Socialite and entrepreneur Paris Hilton spoke outside of the U.S. Capitol on Wednesday to support the Accountability for Congregate Care Act, which is set to be introduced in the near future.
Hilton joined Rep. Ro Khanna (D-CA), Rep. Adam Schiff (D-CA), Rep. Rosa DeLauro (D-Conn.), and Sen. Jeff Merkley (D-Ore.) to advocate for the legislation, which aims to create a “bill of rights” for children in treatment and behavioral centers.
The heiress has alleged that she spent two of her teenage years in these types of facilities and was subject to rampant abuse. She is far from alone.
During a press conference, Hilton said that one night when she was 16, she woke up to two large men in her bedroom forcing her out of her house. She said she screamed for help because she thought she was being kidnapped, but her parents watched as she was taken away to a “troubled teen” program.
“Like countless other parents of teens, my parents had searched for solutions to my rebellious behavior,” she explained in an op-ed for The Washington Post this week. “Unfortunately, they fell for the misleading marketing of the ‘troubled teen industry’ — therapeutic boarding schools, military-style boot camps, juvenile justice facilities, behavior modification programs and other facilities that generate roughly $50 billion annually in part by pitching ‘tough love’ as the answer to problematic behavior.”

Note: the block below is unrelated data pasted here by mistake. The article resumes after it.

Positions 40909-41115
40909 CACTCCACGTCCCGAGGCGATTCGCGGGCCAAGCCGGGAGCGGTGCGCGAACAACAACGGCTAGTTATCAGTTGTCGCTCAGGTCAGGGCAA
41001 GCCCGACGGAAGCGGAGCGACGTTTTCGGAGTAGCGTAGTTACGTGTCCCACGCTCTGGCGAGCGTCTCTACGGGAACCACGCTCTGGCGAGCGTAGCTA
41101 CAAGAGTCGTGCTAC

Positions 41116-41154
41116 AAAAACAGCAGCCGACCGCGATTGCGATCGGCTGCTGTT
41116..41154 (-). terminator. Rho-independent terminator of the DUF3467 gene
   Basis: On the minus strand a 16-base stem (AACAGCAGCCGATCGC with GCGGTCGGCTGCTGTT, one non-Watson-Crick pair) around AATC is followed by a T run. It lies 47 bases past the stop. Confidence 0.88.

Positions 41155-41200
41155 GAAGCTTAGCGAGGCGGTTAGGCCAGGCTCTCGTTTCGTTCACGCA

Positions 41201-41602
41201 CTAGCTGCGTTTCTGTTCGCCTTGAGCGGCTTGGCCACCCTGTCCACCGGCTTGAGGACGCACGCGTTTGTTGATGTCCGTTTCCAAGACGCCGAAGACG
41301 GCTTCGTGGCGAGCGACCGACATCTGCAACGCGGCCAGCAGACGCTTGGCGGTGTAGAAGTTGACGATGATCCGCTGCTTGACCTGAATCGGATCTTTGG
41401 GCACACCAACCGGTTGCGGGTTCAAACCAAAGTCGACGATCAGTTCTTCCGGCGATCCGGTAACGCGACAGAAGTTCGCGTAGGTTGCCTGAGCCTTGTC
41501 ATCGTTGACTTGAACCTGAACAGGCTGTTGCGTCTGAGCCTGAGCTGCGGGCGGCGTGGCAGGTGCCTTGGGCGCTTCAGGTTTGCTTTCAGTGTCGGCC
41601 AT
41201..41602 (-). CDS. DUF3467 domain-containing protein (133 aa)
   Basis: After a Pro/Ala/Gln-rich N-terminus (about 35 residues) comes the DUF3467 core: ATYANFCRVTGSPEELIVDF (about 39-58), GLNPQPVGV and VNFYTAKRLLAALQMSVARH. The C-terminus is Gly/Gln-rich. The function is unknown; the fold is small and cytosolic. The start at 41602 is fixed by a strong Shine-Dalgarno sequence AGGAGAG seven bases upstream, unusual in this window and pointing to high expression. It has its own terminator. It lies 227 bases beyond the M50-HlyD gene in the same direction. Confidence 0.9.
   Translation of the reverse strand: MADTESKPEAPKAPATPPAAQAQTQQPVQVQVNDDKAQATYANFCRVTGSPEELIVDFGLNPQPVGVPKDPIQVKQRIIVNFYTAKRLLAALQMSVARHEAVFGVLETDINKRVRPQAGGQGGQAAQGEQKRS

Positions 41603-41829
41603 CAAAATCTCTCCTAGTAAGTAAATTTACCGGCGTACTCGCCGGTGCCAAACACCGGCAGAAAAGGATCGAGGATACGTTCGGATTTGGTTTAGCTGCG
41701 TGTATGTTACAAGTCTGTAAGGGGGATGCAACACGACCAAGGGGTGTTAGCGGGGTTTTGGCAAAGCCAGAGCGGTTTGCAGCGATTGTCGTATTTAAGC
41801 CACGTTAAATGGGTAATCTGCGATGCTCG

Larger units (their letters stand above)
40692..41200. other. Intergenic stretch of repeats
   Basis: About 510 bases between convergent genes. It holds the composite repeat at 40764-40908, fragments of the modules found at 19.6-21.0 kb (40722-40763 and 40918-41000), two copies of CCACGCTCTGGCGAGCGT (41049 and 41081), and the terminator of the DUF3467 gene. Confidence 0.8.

Hilton said she was sent to four different facilities where she was “physically and psychologically abused.”
“I was strangled, slapped across the face, watched in the shower by male staff, called vulgar names, forced to take medication without a diagnosis, not given a proper education, thrown into solitary confinement in a room covered in scratch marks and smeared in blood and so much more,” she explained during the press conference.
“At Provo Canyon School in Utah, I was given clothes with a number on the tag. I was no longer me, I was only number 127,” she continued. “I was forced to stay indoors for 11 months straight, no sunlight, no fresh air. These were considered privileges.”
Goals of the Accountability for Congregate Care Act
Hilton claims that a lack of transparency and accountability has allowed this structure of abuse to thrive for decades. In some cases, she said it has taken children’s lives. Now, she wants Congress and President Joe Biden to act.
“This bill creates an urgently needed bill of rights to ensure that every child placed into congregate care facilities is provided a safe and humane environment,” Hilton said of the Accountability for Congregate Care Act.
“This bill of rights provides protections that I wasn’t afforded, like access to education, to the outdoors, freedom from abusive treatment, and even the basic right to move and speak freely. If I had these rights and could have exercised them, I would have been saved from over 20 years of trauma and severe PTSD.”
Foster children, children being treated for mental disorders, and other children in youth programs would be impacted by the bill.
Hilton was one of several survivors and advocates who fought for the legislation on Wednesday. Rep. Khanna thanked them for using their stories to fight for change.